As we approach the end of another year, we all begin the process of reflecting on what the past year has brought and start thinking about what we hope to achieve next year. As you look back on your personal struggles and how to overcome them, companies are also looking to re-evaluate their current projects and get their budgets straight for a successful new year.
Personally, I love this time of the year and especially love helping companies plan for their future efforts. There’s a handy approach that I like to follow that I read about on the great Intercom blog some time ago. They called it the 666 Roadmap. I’m guessing the name alone gets you interested. It got mine! Fortunately, it’s not about making a deal with the devil, but IS about a great way to plan for success.
Think about your current products from all perspectives – what do you love about them and what do you want to improve? Consider specific features that goals for your product. Where do you want your product to be in 6 weeks, 6 months, and 6 years? – There’s the 666 reference! Granted, there are some people who prefer to use 10/10/10, but I think that 10’s are a bit too long to make sense. 6 weeks is great because it lines up with a usual sprint, 6 months is the halfway point to the year, and while 6 years seems like forever – especially in the startup world – it’s still a time period that most can relate to.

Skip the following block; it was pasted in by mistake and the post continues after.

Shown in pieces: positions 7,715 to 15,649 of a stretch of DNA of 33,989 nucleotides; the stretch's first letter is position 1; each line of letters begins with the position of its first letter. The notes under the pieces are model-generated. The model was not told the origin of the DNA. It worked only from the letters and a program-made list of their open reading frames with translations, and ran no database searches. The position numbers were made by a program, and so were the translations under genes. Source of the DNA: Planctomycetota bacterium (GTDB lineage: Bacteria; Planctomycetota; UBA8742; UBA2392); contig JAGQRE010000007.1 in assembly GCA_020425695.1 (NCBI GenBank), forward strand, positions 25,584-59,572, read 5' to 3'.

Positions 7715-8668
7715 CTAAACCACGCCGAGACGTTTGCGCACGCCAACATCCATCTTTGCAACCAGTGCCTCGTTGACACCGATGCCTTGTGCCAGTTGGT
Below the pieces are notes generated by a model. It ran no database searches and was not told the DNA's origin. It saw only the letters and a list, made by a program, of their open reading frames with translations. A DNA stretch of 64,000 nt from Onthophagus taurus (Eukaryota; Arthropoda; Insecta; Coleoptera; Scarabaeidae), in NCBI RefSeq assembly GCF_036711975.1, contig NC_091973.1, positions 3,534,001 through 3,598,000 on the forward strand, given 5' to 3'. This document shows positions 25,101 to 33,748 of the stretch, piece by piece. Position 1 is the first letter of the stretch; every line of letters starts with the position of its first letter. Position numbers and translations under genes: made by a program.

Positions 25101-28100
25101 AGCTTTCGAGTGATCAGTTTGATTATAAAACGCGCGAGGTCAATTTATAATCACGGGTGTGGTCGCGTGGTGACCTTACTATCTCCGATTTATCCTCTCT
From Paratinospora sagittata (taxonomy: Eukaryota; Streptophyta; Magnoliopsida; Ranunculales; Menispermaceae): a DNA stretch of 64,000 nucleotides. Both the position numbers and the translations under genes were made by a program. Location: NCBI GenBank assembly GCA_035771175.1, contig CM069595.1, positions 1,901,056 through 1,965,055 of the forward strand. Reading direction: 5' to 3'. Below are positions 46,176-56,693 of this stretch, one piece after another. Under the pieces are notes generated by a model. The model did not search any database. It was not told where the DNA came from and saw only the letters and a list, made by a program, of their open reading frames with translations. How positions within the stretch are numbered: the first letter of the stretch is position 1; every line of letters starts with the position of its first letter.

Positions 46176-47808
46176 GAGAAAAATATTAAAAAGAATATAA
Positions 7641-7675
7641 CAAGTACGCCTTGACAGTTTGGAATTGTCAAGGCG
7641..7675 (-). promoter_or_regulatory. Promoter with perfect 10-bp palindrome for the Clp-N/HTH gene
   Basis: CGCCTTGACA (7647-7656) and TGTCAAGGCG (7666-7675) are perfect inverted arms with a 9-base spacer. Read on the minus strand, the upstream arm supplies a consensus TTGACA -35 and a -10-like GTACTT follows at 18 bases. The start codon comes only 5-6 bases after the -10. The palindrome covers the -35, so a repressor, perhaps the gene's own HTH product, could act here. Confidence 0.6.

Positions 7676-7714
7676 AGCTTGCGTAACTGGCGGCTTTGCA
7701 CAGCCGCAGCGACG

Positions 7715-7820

In most of my projects, a sprint is usually between 4 and 8 weeks. 6 weeks makes a lot of sense as it fits right in the middle of that standard period and is a great reference to see what’s critical to get done in that period. As you know, 6 weeks really is a limited amount of time. It causes you to prioritize and focus on what features need to be built and how they are going to be shipped. Consider this your high-alert to-do list.
This becomes your backlog for future sprints for smaller tasks or something that you break up into multiple sprints for larger tasks. 6 months is time to build a lot if you are well prepared, but can pass pretty quickly if you aren’t task oriented. Consider this your queue – small AND big projects fit into this and provide you with a bi-yearly goal plan.
This is a bit more tricky. It’s less of a backlog of things to be accomplished and more of a vision for the future. Considering you’ve implemented all of the changes you’ve wanted in the past 6 years, there are a few questions you need to ask yourself. Where is your product now? What does it do? How do your users relate to it? What do you think the biggest challenges will be 6 years from now? What kind of technology are your users using to access your service now and is that relevant to the future? Consider this the plan you need for achieving your vision.
I think this is an awesome exercise that you can use throughout the year. It forces you to think about the bigger end-goal while staying sensitive to the smaller tasks. What are your challenges in the next 6 weeks, months, and years? I’d love to hear about them so send me an email and let’s work together to a better future for ourselves and our users!